Dopplr and Tripit: Closeness In Space And Time

I travel a lot, so I have more that an academic interest in trying to find out who is going to be around when I land in Barcelona, or NYC, or London.

I have been using two services – Dopplr and Tripit – as two complementary sides of the travel equation:

  • I have been using Dopplr to keep track of where I am going to be with a focus on the social side: who else will be there. Recently, Dopplr added the capability to let me send a message to those folks that are in town, so now I can invite people to have dinner, or the like.
  • I have been using Tripit to keep track of the logistics side of travel, based on Tripit’s ability to parse the travel info from the various emails I get from airlines, hotels, and travel services.

The downside of this situation – using both Dopplr and Tripit – is having redundant information in my iCal. Since I subscribe to two calendar feeds, one from Dopplr and one from TripIt, I have the information about being in New York twice. I guess I could just drop importing the Dopplr feed, since all it offers is the city information, while Tripit provides that plus all the flight, hotel, and other travel logistics.

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iCal, originally uploaded by Stowe Boyd.

The two companies are in an arms’ race, and one place that they are competing aggressively is in the area of closeness in time and space. One dimension of closeness is time – if I am going to miss Tina by one day in Barcelona, I would still like to know, to try to persuade her to stay a day. Another dimension is spacial closeness – if someone is visiting Palo Alto or Berkeley while I am in SF, I would like to know. (Actually, it’s more subtle than that: if someone who lives far, far away, like London, is visiting anywhere on the West Coast, I would like to know: there should be some two-sided function of distance working here. When the distance between the other’s home city and mine is great, then the closeness/sloppage zone of any near misses on trips should be large, so I will be informed about a Japanese friend visiting Rome when I am in Milan. But I would not be so informed if it was a SF friend visiting Rome, since in general, we are very close together.)

Dopplr is certainly farther along this path than Tripit. They have had the ‘ships passing in the night’ feature from the outset, and have recently been experimenting with closeness in both time and space. Matt Biddulph recently gave me access to a new closeness/near miss feature they are experimenting with, which works in both time and space:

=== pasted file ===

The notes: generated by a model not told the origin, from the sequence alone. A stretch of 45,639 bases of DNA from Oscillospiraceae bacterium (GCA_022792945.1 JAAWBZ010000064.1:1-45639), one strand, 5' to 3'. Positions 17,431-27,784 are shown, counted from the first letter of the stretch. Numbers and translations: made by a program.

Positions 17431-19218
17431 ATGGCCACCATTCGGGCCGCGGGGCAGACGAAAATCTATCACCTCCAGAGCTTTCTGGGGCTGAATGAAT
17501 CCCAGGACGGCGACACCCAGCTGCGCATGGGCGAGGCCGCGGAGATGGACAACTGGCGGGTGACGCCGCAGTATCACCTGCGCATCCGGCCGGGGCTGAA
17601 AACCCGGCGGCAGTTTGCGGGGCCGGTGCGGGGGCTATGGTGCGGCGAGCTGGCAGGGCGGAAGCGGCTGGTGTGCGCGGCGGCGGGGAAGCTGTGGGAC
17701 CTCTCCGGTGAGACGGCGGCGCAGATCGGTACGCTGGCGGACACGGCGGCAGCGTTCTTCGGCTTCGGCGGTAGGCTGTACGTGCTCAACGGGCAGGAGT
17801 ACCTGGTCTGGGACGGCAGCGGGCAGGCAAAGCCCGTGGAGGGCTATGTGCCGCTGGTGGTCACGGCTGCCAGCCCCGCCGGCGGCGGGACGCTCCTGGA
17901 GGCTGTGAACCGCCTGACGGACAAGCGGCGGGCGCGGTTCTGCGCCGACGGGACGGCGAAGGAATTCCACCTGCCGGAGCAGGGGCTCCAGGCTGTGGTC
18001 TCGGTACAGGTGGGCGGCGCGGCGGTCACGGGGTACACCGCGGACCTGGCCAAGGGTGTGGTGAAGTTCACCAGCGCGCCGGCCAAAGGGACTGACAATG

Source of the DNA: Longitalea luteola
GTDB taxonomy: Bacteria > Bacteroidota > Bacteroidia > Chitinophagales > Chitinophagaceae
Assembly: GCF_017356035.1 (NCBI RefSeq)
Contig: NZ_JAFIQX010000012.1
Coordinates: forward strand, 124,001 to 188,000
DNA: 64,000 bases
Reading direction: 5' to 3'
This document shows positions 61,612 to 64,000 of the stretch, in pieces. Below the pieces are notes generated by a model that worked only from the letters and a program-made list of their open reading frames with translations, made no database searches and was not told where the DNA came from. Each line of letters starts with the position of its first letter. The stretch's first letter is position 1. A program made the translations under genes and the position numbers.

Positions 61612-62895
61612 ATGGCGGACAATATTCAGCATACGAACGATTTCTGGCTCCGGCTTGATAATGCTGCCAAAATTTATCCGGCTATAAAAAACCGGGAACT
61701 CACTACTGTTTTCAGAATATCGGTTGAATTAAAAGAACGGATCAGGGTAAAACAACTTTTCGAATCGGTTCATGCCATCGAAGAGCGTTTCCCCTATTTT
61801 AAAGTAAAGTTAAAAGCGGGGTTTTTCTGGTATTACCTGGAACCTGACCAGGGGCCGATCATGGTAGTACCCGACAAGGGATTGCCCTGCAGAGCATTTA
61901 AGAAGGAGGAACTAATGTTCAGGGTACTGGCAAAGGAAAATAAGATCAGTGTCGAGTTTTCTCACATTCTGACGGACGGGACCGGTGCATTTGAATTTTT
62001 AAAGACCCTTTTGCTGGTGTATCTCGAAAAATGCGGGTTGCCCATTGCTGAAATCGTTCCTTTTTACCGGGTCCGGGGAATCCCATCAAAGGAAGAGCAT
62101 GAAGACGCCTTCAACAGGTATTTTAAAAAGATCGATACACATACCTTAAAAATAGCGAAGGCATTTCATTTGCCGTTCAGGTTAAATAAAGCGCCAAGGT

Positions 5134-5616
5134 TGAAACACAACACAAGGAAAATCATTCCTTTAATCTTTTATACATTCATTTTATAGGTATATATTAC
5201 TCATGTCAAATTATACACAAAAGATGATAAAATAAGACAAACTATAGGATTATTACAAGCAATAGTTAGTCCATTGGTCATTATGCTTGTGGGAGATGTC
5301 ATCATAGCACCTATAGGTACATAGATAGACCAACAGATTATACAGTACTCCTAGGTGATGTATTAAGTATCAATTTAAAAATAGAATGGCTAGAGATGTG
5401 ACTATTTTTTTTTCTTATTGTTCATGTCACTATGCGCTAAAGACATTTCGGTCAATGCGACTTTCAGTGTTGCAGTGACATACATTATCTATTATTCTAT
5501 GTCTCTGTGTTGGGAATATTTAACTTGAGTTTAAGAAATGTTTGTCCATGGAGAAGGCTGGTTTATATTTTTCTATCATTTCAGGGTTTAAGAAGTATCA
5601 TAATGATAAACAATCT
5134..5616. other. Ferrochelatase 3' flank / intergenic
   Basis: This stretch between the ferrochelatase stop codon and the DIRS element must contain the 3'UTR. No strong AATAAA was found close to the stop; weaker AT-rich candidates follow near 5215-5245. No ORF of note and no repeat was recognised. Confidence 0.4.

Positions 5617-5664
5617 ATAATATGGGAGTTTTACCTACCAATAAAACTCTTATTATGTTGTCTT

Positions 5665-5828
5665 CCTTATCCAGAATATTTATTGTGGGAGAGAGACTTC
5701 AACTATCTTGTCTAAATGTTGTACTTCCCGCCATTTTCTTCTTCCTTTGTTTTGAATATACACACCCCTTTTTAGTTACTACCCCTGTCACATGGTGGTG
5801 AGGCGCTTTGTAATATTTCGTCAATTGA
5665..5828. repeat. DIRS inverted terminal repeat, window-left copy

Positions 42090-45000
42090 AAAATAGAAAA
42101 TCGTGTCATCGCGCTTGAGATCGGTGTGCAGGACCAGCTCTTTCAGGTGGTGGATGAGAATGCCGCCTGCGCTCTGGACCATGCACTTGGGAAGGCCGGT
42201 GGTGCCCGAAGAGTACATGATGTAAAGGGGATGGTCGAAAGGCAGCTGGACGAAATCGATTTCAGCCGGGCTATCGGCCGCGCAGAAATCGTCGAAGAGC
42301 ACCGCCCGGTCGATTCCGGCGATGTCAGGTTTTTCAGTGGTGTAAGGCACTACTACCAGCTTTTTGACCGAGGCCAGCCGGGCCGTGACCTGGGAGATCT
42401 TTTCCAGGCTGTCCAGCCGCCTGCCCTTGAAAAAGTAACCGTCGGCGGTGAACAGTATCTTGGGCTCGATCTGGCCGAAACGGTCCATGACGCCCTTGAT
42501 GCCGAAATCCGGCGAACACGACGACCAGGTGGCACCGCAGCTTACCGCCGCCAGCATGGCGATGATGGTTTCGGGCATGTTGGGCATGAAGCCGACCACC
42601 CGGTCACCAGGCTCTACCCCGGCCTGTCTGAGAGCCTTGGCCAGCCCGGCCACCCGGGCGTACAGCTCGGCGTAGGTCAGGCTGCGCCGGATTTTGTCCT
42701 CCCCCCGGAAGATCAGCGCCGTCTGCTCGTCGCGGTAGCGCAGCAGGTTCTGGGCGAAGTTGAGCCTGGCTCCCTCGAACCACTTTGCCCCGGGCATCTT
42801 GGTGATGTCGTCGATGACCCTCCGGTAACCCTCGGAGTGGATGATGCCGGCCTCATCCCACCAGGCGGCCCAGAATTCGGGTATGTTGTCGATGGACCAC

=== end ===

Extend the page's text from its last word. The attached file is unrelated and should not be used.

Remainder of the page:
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DOPPLR: a trip to San Francisco in January for Stowe Boyd, originally uploaded by Stowe Boyd.

In the screenshot above, you see both kinds of near misses displayed.

Meanwhile, Tripit is trying to move into the social side of travel. Their initial offering allowed sharing of trip information (yawn) with friends, but now they are clearly targeting Dopplr. They are soon to release new features to compete directly against Dopplr’s social capabilities, as shown here.

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tripit closeness, originally uploaded by Stowe Boyd.

Dopplr seems to be focusing on the traveler advice end of things, with the explosion of people offering travel tips. Personally, while I am interested in getting tips from folks I know, I think that is less of a critical area than the logistical stuff that Tripit is doing for me, on a calendar basis. I already have ways of getting recommendations for restaurants, for example, and services like Tablets Hotels do a better job of recommending hotels than friends – in general – do.

The angle for Dopplr should be more deep into the social: what are all the other things I would like to do with friends that are in town for the weekend? Yes, I might be interested in tips (or more likely, they are interested in mine) but what I want to do is to figure where to eat, and invite people to join me there. I want to get down to the neighborhood level – where are they staying in London? Its a big town. It still seems like a service for the serious traveler, but the range of things that I would like to do has not be satisfied with what they have presented. Nor has Tripit.

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